As I mentioned earlier, we do have new member classes (more orientation). We go over the Trinity story, have a ministry team presentation of an overview of current ministries and a time of sharing Wesleyan theology and polity. This is an important piece for, in addition to brand new Christians, there are folk from three to five denominations other than Methodist in their background. The understanding of Sacraments, basic theological thought and how the church is structured is important. We also share about what it means to be a member. It is a time of commitment rather than a time to receive benefits.

We give out a packet of information from each of our ministry areas and, as mentioned, give a Spiritual Gifts Inventory. We usually have a family from the early days of the church to share about that time, a new person or family and I cast the vision of the future as I understand it. As you can see this is a major process for us.

Is it ever threatening to long-established members to have new people coming into membership? In your experience, is there a limit to a congregation's capacity to incorporate new members into their fellowship?

It can be very threatening to established members, and it is something we continually look at. There is always a shift taking place and it is important that in major things folks from each era of the congregation are present. When major issues are before us we want everyone and every voice present.

I believe the capacity for incorporation will vary according to the congregation and the size of the congregation. By adding ministries, integration is not as difficult. Adding to existing groups can be more problematic. The addition of staff brings new persons and ministries
into their own place and space in the church.

Are there any books you have found helpful in thinking about how to reach new people?

From the early days I read about the program at Frazer Memorial UMC called Every Member In Ministry. I have visited Saddleback, Willow Creek, First Church of Houston, COR, churches in Denver and Colorado Springs, and read book upon book about church growth, and have incorporated principles that are transferable. Size, scale and location are very different yet common principles can be used.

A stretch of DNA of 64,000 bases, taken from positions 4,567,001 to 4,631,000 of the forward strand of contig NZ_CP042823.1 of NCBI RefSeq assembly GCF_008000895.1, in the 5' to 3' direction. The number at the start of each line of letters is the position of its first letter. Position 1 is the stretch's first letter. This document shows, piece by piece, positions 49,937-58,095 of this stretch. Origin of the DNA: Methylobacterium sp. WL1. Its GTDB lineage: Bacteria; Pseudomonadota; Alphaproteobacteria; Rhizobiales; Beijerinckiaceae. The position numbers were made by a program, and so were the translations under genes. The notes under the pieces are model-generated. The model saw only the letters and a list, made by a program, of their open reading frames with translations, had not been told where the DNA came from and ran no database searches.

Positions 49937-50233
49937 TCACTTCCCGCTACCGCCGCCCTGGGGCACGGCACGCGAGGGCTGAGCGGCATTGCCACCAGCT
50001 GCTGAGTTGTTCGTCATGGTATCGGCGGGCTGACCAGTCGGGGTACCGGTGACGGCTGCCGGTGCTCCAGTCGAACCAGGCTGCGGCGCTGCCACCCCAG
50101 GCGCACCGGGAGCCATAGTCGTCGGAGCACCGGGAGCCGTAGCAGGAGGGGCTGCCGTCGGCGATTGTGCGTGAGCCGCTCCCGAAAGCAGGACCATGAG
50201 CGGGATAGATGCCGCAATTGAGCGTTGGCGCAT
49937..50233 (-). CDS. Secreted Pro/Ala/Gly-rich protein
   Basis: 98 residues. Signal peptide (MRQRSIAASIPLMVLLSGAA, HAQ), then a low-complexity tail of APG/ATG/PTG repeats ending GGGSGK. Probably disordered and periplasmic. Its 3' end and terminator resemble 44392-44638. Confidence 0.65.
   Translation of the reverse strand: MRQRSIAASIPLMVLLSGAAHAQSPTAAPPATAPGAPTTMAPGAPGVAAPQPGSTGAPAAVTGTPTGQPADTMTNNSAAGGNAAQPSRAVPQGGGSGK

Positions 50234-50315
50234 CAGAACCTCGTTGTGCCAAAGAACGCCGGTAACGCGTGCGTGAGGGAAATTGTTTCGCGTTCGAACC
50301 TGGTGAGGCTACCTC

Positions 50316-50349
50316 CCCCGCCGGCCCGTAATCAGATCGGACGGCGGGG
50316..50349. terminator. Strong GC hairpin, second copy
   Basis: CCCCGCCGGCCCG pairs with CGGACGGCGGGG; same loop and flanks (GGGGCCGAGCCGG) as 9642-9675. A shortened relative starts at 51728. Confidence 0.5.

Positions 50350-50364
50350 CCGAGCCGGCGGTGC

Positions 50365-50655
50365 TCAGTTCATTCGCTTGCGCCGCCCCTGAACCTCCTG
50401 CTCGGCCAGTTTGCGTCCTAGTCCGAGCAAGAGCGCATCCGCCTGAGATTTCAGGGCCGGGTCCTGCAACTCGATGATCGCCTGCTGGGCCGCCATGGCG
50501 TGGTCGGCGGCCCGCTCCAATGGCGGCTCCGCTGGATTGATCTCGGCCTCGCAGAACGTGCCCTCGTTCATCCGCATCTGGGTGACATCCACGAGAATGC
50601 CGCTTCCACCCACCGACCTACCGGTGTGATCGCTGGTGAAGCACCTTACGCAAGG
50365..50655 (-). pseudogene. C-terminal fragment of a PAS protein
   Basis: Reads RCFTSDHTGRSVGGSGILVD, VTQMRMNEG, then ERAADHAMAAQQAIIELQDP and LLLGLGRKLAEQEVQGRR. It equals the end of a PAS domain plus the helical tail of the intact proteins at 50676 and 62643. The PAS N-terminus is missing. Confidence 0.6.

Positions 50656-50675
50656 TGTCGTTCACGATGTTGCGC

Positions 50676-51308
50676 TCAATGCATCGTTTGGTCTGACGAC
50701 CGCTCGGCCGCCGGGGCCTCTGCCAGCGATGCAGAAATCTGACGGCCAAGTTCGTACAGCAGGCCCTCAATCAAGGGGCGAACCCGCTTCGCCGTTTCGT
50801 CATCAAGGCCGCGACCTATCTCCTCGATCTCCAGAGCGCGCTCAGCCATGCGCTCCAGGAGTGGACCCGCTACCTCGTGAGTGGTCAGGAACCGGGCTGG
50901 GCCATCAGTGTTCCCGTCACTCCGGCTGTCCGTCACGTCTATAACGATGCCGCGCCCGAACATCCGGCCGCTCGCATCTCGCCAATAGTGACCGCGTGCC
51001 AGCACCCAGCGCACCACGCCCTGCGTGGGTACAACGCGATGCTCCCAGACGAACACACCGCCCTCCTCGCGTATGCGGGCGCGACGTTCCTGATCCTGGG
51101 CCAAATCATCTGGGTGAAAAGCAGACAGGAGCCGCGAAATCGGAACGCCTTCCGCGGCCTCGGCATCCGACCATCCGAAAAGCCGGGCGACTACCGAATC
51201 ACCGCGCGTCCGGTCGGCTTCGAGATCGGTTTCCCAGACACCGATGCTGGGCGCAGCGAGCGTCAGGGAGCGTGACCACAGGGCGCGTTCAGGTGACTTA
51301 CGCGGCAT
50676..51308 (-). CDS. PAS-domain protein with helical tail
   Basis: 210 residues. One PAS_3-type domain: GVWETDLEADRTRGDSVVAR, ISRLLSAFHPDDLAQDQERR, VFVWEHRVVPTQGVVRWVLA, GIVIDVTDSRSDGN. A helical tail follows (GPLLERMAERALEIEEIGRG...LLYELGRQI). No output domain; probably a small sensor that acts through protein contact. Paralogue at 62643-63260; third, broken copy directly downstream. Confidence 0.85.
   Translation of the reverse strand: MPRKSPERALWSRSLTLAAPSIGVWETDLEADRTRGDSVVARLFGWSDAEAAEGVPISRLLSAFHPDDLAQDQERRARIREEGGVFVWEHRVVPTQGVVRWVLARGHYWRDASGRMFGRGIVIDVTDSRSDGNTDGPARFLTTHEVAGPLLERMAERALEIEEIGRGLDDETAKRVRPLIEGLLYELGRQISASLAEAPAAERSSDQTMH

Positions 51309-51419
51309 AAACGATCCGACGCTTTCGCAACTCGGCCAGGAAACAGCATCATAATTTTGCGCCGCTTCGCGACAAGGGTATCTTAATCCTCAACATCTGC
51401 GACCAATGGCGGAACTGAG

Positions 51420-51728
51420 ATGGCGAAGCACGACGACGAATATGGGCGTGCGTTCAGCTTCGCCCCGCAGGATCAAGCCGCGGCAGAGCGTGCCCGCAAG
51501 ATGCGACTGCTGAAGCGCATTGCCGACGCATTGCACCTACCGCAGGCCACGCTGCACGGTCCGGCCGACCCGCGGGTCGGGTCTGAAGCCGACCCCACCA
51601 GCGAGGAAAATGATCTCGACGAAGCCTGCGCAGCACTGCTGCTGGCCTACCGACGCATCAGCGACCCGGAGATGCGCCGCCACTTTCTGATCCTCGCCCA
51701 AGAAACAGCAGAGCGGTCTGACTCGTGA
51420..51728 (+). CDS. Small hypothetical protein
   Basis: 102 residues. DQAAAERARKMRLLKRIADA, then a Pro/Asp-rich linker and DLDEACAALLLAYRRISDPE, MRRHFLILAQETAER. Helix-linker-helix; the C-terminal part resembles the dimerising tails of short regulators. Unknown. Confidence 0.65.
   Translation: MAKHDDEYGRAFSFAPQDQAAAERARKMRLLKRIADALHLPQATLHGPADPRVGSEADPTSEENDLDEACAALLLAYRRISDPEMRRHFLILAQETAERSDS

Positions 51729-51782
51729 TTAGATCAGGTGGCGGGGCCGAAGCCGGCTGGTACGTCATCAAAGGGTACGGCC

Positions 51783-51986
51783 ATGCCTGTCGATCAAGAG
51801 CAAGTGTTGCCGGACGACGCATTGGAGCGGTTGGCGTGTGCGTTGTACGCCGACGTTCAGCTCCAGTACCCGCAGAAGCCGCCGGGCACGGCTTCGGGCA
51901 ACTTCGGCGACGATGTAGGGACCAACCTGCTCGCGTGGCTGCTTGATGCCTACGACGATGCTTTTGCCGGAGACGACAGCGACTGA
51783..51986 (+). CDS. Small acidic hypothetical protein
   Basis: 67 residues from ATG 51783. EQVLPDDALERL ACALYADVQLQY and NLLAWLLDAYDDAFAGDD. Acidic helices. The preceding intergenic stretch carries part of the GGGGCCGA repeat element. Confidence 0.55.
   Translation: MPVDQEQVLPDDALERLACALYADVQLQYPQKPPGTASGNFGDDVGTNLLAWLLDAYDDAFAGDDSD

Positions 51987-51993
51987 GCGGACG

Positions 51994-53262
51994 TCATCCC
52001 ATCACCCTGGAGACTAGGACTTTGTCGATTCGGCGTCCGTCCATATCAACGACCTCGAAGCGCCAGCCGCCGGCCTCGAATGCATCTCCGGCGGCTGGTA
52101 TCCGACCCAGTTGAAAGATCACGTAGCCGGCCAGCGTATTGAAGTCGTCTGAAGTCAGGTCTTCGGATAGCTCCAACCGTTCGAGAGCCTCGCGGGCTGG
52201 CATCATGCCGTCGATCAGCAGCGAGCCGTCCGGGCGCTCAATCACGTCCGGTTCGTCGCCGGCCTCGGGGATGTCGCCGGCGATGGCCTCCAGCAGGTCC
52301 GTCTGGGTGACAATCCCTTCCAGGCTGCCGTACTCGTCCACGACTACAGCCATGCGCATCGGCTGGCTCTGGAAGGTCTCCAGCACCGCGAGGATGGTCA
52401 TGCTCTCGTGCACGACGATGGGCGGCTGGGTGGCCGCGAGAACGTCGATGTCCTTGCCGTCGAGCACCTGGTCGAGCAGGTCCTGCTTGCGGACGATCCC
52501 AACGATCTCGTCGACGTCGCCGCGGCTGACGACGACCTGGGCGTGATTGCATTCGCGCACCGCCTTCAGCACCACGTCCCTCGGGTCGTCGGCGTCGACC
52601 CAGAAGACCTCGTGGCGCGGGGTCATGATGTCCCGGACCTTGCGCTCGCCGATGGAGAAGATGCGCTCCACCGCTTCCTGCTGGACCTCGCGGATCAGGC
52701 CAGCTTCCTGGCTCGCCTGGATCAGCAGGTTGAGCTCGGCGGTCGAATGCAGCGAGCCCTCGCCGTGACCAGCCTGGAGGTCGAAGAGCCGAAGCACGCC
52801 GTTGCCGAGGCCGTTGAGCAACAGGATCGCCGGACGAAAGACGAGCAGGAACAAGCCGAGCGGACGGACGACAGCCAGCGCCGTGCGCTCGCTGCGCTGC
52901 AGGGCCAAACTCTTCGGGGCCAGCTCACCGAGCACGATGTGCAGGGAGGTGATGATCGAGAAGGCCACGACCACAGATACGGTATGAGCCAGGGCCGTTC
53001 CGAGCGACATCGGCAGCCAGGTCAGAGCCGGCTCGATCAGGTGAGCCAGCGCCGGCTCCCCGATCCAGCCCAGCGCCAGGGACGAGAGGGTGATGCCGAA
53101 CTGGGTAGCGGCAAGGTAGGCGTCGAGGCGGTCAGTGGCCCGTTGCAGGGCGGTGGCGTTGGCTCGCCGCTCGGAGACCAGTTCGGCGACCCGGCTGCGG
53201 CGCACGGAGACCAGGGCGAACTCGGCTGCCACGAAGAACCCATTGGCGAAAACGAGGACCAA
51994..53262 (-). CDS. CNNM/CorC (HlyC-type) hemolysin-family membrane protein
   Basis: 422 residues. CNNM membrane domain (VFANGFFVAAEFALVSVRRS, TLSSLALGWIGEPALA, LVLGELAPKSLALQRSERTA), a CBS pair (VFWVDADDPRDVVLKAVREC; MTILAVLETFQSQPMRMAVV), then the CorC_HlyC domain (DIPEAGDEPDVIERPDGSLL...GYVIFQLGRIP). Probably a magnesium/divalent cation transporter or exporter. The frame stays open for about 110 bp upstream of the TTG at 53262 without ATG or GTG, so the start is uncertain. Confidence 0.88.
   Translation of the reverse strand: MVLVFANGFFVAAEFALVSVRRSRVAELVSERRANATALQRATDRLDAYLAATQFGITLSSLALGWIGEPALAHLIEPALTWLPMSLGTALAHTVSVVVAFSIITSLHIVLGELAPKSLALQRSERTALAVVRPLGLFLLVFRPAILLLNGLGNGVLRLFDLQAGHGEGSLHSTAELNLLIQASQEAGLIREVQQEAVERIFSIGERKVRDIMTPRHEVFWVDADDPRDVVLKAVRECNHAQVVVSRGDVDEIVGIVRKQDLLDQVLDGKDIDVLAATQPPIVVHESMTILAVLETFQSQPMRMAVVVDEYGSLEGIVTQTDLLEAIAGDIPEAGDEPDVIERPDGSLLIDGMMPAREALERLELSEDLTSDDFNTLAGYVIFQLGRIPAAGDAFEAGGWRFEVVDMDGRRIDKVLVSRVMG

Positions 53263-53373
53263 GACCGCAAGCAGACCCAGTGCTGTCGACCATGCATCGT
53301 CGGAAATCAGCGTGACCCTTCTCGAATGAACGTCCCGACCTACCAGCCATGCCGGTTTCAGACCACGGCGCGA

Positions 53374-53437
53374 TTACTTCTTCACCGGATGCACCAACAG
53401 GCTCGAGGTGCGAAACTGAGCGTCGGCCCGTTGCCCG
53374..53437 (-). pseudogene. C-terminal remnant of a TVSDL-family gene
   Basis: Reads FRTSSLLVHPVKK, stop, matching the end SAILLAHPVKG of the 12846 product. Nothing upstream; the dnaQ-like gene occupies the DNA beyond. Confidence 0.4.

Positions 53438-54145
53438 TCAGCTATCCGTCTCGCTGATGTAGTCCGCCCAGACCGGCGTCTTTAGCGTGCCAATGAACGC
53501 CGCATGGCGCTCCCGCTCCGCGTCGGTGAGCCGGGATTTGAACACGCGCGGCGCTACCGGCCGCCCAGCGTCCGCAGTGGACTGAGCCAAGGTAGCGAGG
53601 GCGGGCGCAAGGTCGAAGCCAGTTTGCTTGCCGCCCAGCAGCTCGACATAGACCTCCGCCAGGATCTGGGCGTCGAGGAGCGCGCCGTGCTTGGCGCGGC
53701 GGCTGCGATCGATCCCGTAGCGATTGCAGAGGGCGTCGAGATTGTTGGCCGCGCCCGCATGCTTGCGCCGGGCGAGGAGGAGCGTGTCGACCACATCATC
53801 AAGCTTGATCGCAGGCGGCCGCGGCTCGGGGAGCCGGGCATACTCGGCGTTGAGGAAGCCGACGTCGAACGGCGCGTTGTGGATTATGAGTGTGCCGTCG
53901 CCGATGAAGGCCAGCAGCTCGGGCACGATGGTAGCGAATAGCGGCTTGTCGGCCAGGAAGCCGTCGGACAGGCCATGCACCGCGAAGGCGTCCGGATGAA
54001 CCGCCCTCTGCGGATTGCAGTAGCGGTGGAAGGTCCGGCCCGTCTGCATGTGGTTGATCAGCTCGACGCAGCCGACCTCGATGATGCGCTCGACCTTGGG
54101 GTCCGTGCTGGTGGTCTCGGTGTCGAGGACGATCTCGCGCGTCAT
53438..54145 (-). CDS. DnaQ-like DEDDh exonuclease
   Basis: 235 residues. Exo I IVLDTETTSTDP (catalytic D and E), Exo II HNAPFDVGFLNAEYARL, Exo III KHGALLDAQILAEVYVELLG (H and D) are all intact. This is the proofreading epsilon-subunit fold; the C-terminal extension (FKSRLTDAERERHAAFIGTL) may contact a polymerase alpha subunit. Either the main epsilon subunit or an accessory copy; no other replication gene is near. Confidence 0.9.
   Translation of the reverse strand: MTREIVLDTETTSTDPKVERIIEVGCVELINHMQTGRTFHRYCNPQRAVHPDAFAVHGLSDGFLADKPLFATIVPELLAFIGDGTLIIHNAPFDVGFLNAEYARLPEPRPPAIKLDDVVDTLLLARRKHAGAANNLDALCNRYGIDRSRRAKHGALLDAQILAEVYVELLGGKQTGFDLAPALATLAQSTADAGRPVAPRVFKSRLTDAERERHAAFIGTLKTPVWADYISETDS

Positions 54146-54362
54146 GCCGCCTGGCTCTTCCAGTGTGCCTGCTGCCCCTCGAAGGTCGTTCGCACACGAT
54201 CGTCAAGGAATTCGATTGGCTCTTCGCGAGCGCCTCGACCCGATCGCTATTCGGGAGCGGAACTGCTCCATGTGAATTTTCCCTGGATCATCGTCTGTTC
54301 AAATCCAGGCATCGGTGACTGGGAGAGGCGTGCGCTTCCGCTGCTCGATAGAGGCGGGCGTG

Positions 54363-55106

One of the best today is Adam Hamilton from Church of the Resurrection. He is young, bright and effective, I find his writing about the church today to be excellent. All of us, though, must be authentic. We can only offer what we have.

What else can you share about reaching new members that would be helpful to other United Methodists?

I hesitate to offer to others because I am truly the least of these. In 22 years I have been privileged to receive many person into membership and to help many along their journey of faith, some 400+ of these have been by profession of faith. I am thankful to God for allowing me to be a part of this ministry. There are many among us with much more wisdom and ability. I look to learn from all. I am continually looking for new and different ways of reaching others for Christ.


Blogger John said...

Great interview!

Right now, our Evangelism chair is a former Baptist minister, so we're following an unfamiliar approach. He is initiating home visitations and a greeting table at the front door of the sanctuary.

One idea that we're working on is common in Baptist and Pentecostal churches: after the service, visitors can go to a small room and meet with the pastor for a few minutes. Our pastor hasn't bought into it yet, but we're trying.

9:17 AM